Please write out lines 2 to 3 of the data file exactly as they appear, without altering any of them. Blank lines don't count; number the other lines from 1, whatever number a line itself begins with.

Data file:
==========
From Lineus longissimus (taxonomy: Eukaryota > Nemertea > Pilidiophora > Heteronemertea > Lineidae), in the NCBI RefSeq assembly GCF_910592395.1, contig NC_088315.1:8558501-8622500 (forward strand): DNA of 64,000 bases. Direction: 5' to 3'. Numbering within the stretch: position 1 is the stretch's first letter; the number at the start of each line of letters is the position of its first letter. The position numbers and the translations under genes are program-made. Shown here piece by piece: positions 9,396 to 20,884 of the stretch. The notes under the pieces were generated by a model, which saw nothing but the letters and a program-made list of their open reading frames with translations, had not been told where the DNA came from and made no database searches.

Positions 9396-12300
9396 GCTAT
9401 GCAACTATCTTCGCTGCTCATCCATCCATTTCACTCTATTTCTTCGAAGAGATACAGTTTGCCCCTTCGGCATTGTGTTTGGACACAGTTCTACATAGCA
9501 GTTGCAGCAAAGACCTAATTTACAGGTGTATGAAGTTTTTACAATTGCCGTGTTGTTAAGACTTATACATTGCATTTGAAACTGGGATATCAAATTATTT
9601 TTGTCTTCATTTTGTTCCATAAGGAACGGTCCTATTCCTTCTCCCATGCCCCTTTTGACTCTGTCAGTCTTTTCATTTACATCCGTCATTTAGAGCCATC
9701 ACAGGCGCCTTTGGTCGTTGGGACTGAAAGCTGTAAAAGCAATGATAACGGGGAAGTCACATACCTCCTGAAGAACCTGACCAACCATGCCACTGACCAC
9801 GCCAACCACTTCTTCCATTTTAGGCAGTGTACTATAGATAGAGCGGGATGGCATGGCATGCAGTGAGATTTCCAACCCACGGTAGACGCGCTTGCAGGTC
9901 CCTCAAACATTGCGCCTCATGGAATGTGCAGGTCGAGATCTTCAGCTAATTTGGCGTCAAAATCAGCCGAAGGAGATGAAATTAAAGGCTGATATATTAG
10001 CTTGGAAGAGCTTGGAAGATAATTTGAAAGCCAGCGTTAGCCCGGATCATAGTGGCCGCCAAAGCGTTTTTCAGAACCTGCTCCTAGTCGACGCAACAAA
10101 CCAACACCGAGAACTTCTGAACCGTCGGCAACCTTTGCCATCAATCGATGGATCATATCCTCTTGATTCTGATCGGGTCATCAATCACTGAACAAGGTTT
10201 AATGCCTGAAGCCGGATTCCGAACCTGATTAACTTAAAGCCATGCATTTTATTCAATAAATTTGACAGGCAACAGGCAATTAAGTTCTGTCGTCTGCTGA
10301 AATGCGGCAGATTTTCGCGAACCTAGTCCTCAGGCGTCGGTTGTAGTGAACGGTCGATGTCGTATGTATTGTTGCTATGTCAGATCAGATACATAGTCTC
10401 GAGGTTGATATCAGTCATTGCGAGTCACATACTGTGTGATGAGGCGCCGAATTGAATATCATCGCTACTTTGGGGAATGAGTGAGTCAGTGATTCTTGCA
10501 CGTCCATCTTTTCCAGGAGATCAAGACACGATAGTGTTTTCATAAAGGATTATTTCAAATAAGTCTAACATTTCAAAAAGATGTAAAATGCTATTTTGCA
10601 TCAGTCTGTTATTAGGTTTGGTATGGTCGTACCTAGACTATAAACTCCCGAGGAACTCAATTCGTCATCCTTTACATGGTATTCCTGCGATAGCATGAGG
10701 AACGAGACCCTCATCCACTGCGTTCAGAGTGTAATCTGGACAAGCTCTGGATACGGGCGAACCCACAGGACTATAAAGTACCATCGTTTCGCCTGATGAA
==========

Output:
Positions 9396-12300
9396 GCTAT